Review: Ted 2

Directed by: Seth MacFarlane
Written by: Seth MacFarlane, Alec Sulkin, Wellesley Wild
Starring: Mark Wahlberg, Seth MacFarlane, Amanda Seyfried, Jessica Barth, Giovanni Ribisi, Morgan Freeman
Released: June 25, 2015
Grade: C+

Ted 2
A low brow comedy about a drug-taking, foul-mouthed teddy bear.  It may like a moronic idea but Ted was 2012’s highest grossing comedy at the box-office.  It took in $218 million in the United States and an additional $330 million overseas.  Such was the love for Seth MacFarlane that the Academy gave him a gig hosting the Oscars a few months later.

A sequel was inevitable.  Mark Wahlberg returns as John but you won’t see him alongside his wife (played in the original film by Mila Kunis).  We’re told they went through a messy divorce – a fact that John hasn’t yet recovered from.  He’s too depressed to even go on a date with another woman.  He’s just sitting at home, smoking weed and watching old episodes of Law & Order.

Life isn’t going all that well for Ted either.  He’s now married to Tami-Lynn (Barth) but the two encounter difficulties when they try to adopt a child.  Ted is told that, under the law, he is considered a piece of property as opposed to a real person.  This mean that he cannot adopt, he cannot have a job, he cannot have a bank account, and, worst of all, he cannot be married.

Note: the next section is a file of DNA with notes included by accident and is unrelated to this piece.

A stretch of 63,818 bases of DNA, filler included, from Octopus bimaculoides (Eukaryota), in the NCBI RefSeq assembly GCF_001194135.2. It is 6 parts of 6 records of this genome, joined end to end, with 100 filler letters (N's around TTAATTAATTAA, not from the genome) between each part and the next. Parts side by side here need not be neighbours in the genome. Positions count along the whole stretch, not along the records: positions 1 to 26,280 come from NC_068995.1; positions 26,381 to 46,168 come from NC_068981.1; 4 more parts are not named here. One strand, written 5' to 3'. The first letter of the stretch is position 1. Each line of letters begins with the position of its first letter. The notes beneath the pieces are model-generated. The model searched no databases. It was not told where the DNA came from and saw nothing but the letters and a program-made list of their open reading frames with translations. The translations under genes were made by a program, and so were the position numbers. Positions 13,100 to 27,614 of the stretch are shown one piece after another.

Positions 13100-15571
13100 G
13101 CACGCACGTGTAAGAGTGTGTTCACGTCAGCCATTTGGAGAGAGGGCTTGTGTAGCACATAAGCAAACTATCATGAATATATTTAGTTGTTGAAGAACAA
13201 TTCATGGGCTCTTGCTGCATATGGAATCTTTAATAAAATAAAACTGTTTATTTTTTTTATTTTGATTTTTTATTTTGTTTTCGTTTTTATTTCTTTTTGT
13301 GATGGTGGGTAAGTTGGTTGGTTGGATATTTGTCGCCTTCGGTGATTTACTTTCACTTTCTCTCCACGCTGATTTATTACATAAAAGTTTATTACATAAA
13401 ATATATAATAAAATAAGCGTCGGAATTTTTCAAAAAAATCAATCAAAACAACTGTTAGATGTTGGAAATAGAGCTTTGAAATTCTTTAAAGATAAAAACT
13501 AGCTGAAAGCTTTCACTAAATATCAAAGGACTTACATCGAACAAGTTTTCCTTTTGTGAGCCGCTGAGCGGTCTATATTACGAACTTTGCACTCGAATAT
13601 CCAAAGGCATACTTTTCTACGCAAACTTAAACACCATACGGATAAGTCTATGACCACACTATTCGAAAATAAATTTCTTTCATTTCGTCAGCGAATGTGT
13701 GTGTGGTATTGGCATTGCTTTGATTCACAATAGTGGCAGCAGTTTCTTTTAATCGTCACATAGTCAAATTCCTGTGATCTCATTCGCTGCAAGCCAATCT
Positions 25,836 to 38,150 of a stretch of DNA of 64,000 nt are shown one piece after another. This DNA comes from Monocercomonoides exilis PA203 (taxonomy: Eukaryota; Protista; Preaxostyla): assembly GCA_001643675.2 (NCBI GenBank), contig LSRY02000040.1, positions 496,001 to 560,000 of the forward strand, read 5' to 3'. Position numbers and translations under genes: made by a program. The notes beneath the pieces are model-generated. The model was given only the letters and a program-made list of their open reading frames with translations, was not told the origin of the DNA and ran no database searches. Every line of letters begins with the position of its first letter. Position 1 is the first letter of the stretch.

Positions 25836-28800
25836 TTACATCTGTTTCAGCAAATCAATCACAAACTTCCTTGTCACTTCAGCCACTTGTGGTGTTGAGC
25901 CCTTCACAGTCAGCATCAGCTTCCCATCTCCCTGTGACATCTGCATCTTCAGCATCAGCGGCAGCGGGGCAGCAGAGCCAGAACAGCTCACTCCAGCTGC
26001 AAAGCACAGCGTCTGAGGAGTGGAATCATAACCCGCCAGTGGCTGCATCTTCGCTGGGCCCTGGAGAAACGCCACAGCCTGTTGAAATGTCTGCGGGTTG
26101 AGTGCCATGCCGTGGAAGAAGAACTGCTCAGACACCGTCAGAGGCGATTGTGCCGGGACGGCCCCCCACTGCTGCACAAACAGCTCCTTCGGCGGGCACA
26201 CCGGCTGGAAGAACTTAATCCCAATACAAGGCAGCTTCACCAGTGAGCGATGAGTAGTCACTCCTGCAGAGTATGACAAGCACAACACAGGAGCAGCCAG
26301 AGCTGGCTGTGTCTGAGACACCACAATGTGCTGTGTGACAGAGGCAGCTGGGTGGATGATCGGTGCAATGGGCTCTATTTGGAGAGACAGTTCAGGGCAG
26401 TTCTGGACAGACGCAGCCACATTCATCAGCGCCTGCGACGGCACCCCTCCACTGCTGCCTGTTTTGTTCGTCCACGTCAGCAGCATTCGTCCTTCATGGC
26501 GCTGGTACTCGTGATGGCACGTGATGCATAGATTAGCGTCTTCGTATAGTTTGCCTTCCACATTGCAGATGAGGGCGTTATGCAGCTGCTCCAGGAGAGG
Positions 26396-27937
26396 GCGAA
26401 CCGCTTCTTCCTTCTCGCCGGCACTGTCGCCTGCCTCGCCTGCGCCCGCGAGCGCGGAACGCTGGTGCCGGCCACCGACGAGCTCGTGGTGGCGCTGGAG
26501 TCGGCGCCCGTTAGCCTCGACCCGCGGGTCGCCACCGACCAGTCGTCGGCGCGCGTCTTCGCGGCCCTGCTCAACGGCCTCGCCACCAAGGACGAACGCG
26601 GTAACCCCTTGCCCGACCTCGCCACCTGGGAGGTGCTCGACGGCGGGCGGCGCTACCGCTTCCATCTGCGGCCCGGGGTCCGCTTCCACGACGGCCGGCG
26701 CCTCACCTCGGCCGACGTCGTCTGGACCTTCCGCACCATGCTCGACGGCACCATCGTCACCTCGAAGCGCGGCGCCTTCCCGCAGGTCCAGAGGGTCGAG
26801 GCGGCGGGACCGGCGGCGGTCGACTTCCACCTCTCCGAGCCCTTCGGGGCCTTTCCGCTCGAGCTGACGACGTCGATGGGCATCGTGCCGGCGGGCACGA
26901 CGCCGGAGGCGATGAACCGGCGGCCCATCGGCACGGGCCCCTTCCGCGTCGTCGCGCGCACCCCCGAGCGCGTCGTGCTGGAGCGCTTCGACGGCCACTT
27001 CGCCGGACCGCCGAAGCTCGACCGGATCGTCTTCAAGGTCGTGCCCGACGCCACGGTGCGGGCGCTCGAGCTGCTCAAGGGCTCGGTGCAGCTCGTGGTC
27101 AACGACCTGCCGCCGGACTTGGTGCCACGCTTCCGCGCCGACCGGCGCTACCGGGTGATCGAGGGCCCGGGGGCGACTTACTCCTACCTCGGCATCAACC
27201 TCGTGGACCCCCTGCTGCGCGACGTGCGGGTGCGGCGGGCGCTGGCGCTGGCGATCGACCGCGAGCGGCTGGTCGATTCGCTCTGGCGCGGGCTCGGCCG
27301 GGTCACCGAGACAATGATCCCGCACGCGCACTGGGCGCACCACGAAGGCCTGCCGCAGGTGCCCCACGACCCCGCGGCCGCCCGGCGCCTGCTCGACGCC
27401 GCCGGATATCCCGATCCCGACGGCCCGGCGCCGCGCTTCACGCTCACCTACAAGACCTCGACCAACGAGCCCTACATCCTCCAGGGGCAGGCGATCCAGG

It’s time to head to court in search of justice.  Given their lack of funds (they spend most of it on drugs), John and Ted go in search of a lawyer who can help them out pro bono.  The best they can find is Samantha – a 26-year-old who has just finished law school and has zero work experience.  She doesn’t exactly do things by the book but by the time the trial gets underway, she’s fully prepared and is ready to fight for her new best friends.

Most would agree this isn’t as funny as the original.  I’d add that it’s not as crude or random (which works against the film).  There are laughs… but the best already appear in the film’s trailer.  There’s also an element of repetitiveness such as the use of Patrick Warburton’s mean-spirited character at Comic-Con and an overused joke about internet searches.  One moment left me smiling though and it involves a timely reference to Jurassic Park (thanks John Williams).

The storyline isn’t all that interesting either.  Giovanni Ribisi returns as Donny – a janitor at a toy company who wants to kidnap Ted and use his secrets to make his own talking teddy bear.  It’s all too similar to the earlier film.  The CEO at the toy company, who is keen to go along with Donny’s plans in pursuit of profit, is also a flakey character who doesn’t have any idea what he’s doing.

The success of Ted will ensure crowds flock to this sequel but when you put the films side by side, it’s each to see which one generates the most laughs.